The second of the three Hemingway-inspired restaurants, Manolin (Man-o-LEEN), is the creation of Renee Erickson, of Boat Street Café, The Walrus and the Carpenter, and The Whale Wins fame. This time Renee and a quartet of new partners have created a Caribbean centered menu long on fish and interesting spices. The space is less intimate than Ernest Loves Agnes and features hard surfaces, primary colors, a polished concrete floor, and bright lighting. It’s “a clean well-lighted place” like the Hemingway short story of the same name. In 2015 Bon Appetit named it one of America’s 10 best new restaurants. Pas mal, eh?


The name comes from The Old Man and the Sea, the 1952 Pulitzer Prize winning novel. Manolin is the name of the young protégé of “old man” Santiago. Other than the name the Hemingway connection is less clear. What is clear is the popularity of this new spot. With a no reservations policy it’s not easy to get in. Last Friday my wife and I walked in at 5pm and were told it would probably be an hour for a table for two. It was only because two friends walked in about the same time that we were able to capture the last four-top without a long wait. At 5 o’clock? Who eats at 5 o’clock?

We did and it was deliciously different. Like Ernest Loves Agnes this is small plates spot and the four of us shared several – salted plantain chips, albacore ceviche, Tuscan kale with cojita cheese and sweet red peppers, grilled beef with lardo, sautéed squid buried in a molded squid ink fried rice, and a whole grilled branzino (European seabass) – innovative offerings full of exotic flavors.

The last, but not least, of the Hemingway-themed restaurants is Bottle and Bull. Drinking and bull fighting, two of Mr. H’s favorite pastimes. Proprietor Jessi Waldher and husband, Chad, operated Marcy’s Bar and Lounge in hometown Walla Walla but missed the energy of the Seattle/Bellevue scene. They settled on upscale Kirkland for their enterprise and created Bottle and Ball as a hip, noisy, lifestyle bar and bistro. Bottle and Bull combines the dimly lit décor with photographs we saw at Ernest Loves Agnes with the hard surfaces of Manolin and a giant antique wooden bar to offer young professionals of the Eastside a trendy watering hole to gather and gawk.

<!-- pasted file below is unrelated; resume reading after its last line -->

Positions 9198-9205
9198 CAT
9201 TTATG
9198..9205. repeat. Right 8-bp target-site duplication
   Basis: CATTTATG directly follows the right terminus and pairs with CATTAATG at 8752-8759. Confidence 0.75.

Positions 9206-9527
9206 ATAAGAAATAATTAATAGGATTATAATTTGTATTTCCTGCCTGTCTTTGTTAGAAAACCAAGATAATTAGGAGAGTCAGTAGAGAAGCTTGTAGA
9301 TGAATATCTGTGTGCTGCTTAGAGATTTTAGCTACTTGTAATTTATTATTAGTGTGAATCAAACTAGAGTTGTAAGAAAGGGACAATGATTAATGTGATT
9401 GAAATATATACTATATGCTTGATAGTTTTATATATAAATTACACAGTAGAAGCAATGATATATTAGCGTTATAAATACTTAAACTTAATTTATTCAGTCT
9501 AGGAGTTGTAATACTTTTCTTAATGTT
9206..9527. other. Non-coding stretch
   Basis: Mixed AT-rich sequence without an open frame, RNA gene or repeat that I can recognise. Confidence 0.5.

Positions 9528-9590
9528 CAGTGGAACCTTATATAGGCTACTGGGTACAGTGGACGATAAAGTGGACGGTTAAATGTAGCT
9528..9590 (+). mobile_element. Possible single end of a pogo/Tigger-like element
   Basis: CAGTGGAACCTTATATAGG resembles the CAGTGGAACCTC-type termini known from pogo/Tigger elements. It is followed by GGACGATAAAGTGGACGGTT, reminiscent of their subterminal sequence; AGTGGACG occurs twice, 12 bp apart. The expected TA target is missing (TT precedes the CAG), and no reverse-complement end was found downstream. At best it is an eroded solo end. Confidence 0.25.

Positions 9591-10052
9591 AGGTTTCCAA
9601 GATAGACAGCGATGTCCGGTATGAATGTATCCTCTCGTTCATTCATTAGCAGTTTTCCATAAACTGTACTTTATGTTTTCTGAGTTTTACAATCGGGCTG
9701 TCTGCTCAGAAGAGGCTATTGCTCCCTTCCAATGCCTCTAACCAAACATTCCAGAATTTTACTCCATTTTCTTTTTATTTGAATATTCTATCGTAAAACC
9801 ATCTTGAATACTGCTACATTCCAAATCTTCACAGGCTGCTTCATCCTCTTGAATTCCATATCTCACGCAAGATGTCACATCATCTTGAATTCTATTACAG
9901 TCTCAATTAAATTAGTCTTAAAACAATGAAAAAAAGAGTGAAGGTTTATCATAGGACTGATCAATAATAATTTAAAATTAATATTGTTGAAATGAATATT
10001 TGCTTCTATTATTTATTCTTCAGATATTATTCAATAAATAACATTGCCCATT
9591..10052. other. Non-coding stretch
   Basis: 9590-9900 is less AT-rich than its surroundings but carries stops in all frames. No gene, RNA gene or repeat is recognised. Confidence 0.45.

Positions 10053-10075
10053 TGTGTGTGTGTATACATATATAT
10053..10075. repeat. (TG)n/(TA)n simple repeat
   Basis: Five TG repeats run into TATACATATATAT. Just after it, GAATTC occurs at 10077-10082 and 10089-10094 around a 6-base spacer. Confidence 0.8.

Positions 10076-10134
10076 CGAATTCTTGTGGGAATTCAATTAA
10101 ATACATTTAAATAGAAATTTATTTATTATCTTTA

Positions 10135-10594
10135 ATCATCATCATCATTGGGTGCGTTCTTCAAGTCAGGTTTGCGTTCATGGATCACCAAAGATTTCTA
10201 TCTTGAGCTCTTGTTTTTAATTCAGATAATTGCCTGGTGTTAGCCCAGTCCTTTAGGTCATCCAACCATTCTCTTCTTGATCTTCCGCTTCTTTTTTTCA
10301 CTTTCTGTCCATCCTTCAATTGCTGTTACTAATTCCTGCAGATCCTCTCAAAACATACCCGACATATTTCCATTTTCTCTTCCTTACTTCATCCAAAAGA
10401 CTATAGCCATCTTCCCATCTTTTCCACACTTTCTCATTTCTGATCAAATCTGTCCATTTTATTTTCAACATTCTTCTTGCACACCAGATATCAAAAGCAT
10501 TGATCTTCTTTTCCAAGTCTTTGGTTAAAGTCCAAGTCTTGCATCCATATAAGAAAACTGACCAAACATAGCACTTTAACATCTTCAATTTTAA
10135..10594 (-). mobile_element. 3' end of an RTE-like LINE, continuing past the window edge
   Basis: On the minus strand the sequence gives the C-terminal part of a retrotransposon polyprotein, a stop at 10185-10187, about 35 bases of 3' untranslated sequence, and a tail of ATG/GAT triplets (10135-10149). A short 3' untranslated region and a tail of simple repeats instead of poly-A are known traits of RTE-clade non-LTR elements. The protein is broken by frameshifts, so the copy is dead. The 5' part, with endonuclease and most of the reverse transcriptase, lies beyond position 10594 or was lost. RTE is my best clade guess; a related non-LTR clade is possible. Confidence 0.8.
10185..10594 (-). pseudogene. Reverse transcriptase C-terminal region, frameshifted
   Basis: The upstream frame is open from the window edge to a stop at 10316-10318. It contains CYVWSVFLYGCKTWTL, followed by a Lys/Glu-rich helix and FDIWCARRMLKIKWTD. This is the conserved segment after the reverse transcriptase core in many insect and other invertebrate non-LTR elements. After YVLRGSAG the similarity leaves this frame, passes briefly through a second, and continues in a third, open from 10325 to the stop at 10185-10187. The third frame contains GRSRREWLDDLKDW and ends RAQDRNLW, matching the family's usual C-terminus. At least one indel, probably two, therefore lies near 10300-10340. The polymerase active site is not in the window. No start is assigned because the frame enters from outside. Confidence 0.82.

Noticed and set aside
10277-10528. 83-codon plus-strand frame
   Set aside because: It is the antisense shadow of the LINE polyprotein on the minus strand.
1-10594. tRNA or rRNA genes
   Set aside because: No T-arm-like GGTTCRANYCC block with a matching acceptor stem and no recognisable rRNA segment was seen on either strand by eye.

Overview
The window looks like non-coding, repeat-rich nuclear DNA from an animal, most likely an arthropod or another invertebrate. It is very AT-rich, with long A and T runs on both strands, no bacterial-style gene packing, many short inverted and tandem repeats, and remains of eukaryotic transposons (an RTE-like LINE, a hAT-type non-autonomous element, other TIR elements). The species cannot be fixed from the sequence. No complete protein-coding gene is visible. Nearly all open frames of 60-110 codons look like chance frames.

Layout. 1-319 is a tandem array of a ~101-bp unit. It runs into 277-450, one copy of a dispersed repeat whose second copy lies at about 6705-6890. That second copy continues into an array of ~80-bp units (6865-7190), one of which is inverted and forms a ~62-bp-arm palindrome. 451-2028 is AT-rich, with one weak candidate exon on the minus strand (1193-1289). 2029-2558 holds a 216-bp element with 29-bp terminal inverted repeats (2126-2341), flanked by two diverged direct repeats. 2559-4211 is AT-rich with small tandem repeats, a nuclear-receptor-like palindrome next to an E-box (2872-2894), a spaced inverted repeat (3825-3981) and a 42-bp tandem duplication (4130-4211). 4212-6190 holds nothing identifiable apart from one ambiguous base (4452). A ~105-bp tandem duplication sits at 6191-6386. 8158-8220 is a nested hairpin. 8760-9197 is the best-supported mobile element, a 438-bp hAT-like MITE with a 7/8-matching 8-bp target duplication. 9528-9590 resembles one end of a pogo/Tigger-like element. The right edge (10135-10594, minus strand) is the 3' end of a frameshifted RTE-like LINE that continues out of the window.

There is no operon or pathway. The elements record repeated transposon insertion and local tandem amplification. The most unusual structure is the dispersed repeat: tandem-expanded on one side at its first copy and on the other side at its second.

Jessi is charming and knowledgeable and her staff well trained. After we ordered our food the waiter brought us the pickled egg with salmon mousse and caper appetizer – unsolicited – asking us to try it on the house. It was a clever way to introduce us to the cuisine. Puckery and savory, it was a complete surprise.

Ernest 4

We followed with an apple and Brie flatbread with caramelized onions and fresh tarragon sprigs accompanied by a wild watercress salad with thin slices of watermelon radish. Everything was clean tasting with flavors enhanced by fresh picked herbs.

It’s only suitable to end this Hemingway-theme with some drink suggestions. Bottle and Bull is the most creative on that side of the menu with drinks named for Papa’s characters or adventures. The Robert Jordan (From Whom the Bell Tolls), Blood and Sand (bullfighting), Stockholm’s Prize (Nobel Prize) and Snows of Kilimanjaro (short story) are just a few on their craft cocktails list.

There is something about being located on the top of the Left Coast that seems to keep Seattle from getting the kind of recognition it deserves – whether it’s the Seahawks’ powerhouse, the inventive restaurant scene, or the fact that so many Broadway-bound plays start their tryout runs here. We’re in a secret spot and there’s something special about discovering a place as creative as our city. This is about more than “surviving Seattle.” It’s about linking a particularly creative literary period, in the nation’s second most literate city, with a particularly creative period on cutting edge of American cuisine.





  1. Really enjoyed reading this post Jack! And we loved the serendipity of finding you both that night at Manolin and sharing a table. If not, I am sure we would still be in line waiting!

Leave a Reply

Your email address will not be published. Required fields are marked *